Our company allows ride-alongs of several types on the 911 trucks. From new employees to EMT students to athletic trainers to interested observers, you never know who is going to be riding. This particular day, we had an ER nurse who is considering applying to a flight program and wanted to know more about "street" medicine. Also in-house was our chaplain, but we don't ever take two riders on one truck.
One of the most terrifying types of calls gets dispatched to our truck "4-month old, cardiac arrest". Everybody hops in (after the nurse and chaplain fight it out for the backseat, we get the nurse), I'm driving because The Asian wants the short ride to straighten his thoughts and mentally review pediatric doses for the ACLS drugs. We're hauling ass across town even though these kinds of calls go two ways. We arrive, everyone is fine and there was some sort of overreaction, maybe we transport, maybe not. Or, we arrive, there are lots of panicked people, many screaming or shouting and a rapid transport.
This call is one of the latter. The nurse grabs our pediatric bag out of the back and takes off towards the building, only stopping when she reaches the door and realizes we aren't behind her. The Asian grabs the cardiac monitor and oxygen, shouts for me to grab the med box and the first-in bag and we all head to the building like a stampeding herd. Before we get to the first floor apartment, a firefighter appears carrying the baby and running toward us while trying to perform CPR.
A blue baby being run directly to you by a man who looks relieved to see that help has arrived is one of the most terrifying things I can imagine on the ambulance. "The baby's still warm!" Two more breaths in, then he tries to hand the baby over to The Asian, who immediately calls for a rapid retreat to the ambulance and tells the FF to keep doing CPR on the way because we're going to need his help. The next few minutes are still a blur to me. I know an incredible amount of stuff got done, a decision was made about transport, another about who we were taking, then I'm back in the driver's seat heading back across town as fast as I can convince people to move to the right or at least out of the way.
I catch pieces of conversation from the back, hear the IO go in, drugs being administered, the confirmation of asystole on the monitor. Somewhere along the trip, despite their advantage of an opticom to change the stoplights for them, I lose the engine which was tailing us - in their defense, I don't have to haul a couple hundred gallons of water up the hill to the hospital. En route, I have to patch to the hospital while trying to drive, not an easy task but accomplished well enough I suppose.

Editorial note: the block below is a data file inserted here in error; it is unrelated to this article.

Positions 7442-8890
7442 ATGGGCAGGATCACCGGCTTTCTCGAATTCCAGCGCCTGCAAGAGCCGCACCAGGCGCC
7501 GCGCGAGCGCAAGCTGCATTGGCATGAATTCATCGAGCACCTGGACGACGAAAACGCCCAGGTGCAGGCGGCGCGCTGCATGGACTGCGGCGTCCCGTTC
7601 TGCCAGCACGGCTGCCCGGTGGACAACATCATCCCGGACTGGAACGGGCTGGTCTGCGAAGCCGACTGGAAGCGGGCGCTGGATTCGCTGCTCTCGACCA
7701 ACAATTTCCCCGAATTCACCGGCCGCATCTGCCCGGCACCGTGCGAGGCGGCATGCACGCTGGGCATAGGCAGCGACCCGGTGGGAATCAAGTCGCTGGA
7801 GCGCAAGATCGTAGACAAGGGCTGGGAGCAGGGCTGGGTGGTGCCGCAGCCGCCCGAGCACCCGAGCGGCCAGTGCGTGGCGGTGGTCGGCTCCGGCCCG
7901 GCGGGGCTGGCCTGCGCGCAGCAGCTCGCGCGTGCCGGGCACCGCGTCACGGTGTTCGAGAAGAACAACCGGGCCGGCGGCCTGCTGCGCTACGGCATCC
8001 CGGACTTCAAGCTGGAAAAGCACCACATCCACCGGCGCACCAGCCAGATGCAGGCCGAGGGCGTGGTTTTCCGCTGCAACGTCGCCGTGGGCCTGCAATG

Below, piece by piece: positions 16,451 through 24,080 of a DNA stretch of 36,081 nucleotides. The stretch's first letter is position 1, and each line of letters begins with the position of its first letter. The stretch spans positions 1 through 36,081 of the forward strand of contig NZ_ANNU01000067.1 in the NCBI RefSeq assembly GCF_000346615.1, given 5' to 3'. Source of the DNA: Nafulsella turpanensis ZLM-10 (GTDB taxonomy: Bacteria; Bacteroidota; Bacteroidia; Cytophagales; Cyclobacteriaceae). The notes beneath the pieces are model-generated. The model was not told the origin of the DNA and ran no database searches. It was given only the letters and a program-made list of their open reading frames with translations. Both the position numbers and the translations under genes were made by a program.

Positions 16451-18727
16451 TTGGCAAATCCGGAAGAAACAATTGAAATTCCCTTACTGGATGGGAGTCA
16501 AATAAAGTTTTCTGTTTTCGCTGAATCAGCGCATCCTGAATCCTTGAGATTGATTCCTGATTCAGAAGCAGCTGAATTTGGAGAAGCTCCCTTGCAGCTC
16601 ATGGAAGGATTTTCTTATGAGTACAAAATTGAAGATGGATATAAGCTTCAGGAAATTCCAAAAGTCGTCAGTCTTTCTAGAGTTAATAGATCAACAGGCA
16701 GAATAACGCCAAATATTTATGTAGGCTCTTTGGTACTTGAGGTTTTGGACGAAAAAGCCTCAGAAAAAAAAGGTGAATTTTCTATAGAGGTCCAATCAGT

We pile out at the hospital and walk in to a strange sight. Normally when you call in a cardiac arrest, security is waiting for you at the door, the first trauma room is open and there is an accumulated crowd in the room. The trauma room is closed, we continue down the hall and find a nurse and patient family standing in the hall and everyone looking as though there is nothing special about us getting here. The Asian hollers at me, "Did you even call THIS hospital?" Yes, I certainly did and finally when we get to the nursing station, someone points us to the second trauma room and there is the crowd we were expecting. I'm pretty much just in the way at this point, so I take as much of our equipment as possible out of the room to make space.
I wish I had a happy ending to this, but the baby was dead before we arrived on scene and we didn't change that fact. The hospital we transported to was the one our riding nurse works at, and we hear later that the baby had a 105 degree temperature at the hospital which is fantastically high considering that was a minimum of half an hour after death. We find out this was the first time the nurse had ever done CPR on a real patient, and we were lucky to have her with us because she was helpful and not panicked. We're trying to follow up with the medical examiner to find out autopsy results, but the EMS system isn't really designed for this, and the PD are usually pretty quiet about the results of their investigations, so I don't know if I'll ever know what happened.